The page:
A wealth of creativity
Another two years, another great festival. Another program of work by amazing artists. 2017 was marked by outstanding work from our local artists. The major commission The Season headed a wonderful program of new Tasmanian work, including the multi-genre Babel. Tasmania’s performing artists and companies, including Terrapin, Blue Cow, Tasdance, MADE, Tasmanian Theatre Company and Stompin’ were complemented 2b theatre company from Canada, Volker Gerling from Germany, the Shanghai Dramatic Arts Centre from China, and Nick Steur from the Netherlands.
And that was just in theatre and dance.
In music the TSO performance of The Rite of Spring (for me the Ligeti piece, Lontano was the highlight of the concert), and an Ode to Melba, the first sensational performances of the newly formed Van Diemen’s Band, performances by Sequenza, Silkweed and Dean Stevenson’s Facing North, Acoustic Life of Sheds, Paris Combo, Axoum Duo, and Canadian sensation Martha Wainright, alongside another fantastic Spiegeltent program, provided amazing musical experiences for every music lover.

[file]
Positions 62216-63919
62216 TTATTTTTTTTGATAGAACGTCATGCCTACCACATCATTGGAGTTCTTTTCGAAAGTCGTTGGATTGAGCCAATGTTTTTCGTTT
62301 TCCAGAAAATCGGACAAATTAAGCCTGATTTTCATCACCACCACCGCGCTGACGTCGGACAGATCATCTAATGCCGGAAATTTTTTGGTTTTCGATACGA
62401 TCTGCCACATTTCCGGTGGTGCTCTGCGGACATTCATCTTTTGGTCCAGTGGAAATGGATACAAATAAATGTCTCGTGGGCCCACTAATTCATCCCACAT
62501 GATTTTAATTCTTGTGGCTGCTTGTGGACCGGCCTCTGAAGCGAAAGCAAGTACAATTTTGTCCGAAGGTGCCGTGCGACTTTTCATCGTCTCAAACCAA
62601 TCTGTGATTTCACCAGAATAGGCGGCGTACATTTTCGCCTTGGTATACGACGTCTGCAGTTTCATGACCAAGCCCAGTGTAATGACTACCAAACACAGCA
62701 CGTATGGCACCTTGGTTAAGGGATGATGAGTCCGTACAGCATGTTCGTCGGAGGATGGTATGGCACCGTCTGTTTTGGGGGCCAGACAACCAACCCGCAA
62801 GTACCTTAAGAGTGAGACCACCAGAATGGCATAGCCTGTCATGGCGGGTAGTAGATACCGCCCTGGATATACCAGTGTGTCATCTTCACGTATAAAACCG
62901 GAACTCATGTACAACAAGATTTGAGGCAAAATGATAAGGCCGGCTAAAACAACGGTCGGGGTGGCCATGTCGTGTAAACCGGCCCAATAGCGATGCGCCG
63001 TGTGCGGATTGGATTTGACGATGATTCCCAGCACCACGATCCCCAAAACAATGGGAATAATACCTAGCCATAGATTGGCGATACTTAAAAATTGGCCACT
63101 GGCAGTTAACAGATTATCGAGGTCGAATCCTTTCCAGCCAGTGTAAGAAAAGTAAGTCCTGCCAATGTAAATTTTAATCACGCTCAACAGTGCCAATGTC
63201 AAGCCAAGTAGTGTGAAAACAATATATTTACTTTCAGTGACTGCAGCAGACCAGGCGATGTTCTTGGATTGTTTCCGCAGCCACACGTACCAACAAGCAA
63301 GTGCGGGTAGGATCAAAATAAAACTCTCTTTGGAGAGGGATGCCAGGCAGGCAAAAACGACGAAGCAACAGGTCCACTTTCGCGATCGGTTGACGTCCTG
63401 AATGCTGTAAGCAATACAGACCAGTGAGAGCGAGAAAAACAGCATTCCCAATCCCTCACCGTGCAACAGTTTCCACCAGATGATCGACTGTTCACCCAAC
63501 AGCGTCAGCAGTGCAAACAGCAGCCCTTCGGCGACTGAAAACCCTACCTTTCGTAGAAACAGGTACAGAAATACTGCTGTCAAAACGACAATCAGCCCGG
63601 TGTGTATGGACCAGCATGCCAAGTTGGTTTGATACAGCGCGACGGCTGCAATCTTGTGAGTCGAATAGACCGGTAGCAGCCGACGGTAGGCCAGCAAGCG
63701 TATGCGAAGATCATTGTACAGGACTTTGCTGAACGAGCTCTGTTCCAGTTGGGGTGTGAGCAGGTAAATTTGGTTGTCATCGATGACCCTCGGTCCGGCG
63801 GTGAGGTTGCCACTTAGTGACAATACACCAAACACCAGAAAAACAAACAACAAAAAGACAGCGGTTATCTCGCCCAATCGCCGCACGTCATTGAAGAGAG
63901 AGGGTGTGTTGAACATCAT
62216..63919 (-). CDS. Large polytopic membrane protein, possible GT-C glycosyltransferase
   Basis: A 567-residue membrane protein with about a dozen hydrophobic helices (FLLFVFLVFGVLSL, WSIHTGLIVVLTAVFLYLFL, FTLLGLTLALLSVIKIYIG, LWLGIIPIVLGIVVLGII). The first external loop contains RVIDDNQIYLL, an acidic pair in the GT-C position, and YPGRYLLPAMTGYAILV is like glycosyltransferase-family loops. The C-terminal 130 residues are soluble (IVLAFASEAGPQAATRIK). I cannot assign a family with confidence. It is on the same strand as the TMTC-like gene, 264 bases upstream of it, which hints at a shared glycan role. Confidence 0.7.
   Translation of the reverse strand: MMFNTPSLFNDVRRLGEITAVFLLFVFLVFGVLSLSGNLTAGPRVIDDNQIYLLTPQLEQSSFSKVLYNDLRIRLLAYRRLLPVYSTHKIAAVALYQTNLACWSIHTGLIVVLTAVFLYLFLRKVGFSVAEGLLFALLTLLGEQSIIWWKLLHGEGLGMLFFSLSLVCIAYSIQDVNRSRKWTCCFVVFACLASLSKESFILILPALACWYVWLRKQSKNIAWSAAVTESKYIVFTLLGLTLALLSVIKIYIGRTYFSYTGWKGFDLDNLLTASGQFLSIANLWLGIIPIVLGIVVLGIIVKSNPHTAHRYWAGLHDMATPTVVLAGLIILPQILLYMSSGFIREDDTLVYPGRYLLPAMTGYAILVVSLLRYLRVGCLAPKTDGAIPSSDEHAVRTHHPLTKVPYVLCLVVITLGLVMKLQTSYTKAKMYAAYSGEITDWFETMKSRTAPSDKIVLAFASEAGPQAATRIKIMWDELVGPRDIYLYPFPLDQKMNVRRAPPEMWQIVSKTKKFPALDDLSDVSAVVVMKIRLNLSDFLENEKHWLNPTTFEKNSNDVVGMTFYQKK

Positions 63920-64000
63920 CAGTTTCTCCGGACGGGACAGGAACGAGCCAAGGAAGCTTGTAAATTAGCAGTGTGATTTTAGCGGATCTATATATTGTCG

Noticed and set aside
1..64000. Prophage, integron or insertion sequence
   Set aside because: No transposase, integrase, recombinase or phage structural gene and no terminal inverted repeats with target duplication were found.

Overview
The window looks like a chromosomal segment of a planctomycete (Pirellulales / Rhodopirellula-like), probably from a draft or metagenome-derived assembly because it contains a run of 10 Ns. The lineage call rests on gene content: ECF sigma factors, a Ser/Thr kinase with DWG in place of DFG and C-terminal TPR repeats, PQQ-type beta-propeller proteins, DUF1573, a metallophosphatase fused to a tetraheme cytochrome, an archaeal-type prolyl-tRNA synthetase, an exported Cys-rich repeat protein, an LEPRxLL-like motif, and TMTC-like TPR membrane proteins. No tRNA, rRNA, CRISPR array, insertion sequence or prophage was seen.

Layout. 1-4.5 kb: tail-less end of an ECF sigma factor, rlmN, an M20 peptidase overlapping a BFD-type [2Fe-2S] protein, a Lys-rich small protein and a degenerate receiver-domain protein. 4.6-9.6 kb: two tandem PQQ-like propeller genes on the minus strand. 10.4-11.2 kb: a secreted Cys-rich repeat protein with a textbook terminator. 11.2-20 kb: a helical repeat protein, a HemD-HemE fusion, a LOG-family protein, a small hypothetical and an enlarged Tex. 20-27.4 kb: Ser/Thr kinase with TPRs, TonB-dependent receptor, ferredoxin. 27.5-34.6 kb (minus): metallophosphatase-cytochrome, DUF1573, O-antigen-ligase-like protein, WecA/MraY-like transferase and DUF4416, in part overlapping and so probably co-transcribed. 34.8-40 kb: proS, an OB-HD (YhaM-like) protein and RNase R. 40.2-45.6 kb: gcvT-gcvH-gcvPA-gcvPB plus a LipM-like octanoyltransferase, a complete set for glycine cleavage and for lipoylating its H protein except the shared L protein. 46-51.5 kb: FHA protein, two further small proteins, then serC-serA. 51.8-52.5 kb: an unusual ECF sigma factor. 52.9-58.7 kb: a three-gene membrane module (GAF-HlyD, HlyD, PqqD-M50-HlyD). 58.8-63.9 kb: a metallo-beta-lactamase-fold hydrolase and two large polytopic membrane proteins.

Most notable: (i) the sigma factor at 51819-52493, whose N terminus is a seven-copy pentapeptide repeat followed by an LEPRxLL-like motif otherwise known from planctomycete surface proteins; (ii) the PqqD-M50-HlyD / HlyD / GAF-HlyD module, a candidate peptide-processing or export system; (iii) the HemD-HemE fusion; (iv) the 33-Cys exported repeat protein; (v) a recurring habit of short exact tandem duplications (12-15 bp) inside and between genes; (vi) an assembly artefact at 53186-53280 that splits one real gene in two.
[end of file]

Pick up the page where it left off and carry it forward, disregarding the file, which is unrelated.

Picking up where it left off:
And the Visual Arts program was simply astonishing. The statewide project of curator Jane Deeth, Sites of Love and Neglect and the collaboration with New Caledonian artist Nicolas Mole Islands – A Speculation sat alongside an a richly layered range of visual arts exhibitions.
The most exciting thing about the 2017 program was the range and quality of creativity demonstrated by Tasmanian artists. Festivals don’t happen overnight and some projects were the result of three years of discussion, gestation, development and collaboration. Complex ideas often take time to develop. That development paid off in spades this year.
It has been a wonderful experience for me to be Artistic Director of two Ten Days on the Island arts festivals. And while it has been gratifying to provide audiences with highly creative experiences that would not have been possible without the festival, including Teatro de los Andes, Aakash Odedra and El Son Entero in 2015, and White Snake, The God That Comes, Xiamen Philharmonic Orchestra in 2017; I am most proud of the productions that we have developed with our local artists and companies. The collaborations that we have developed have given Tasmania artists a spotlit platform and context in which to present their work, that is recognised nationally and internationally. I hope, as in the past, that some of our artists will be able to use that exposure to take their work to other audiences, further afield, to grow their reputation and ambitions and to demonstrate the creative wealth that we have here.
FREEZE! and Babel photos by Al Bett
Facing North photo by Christopher J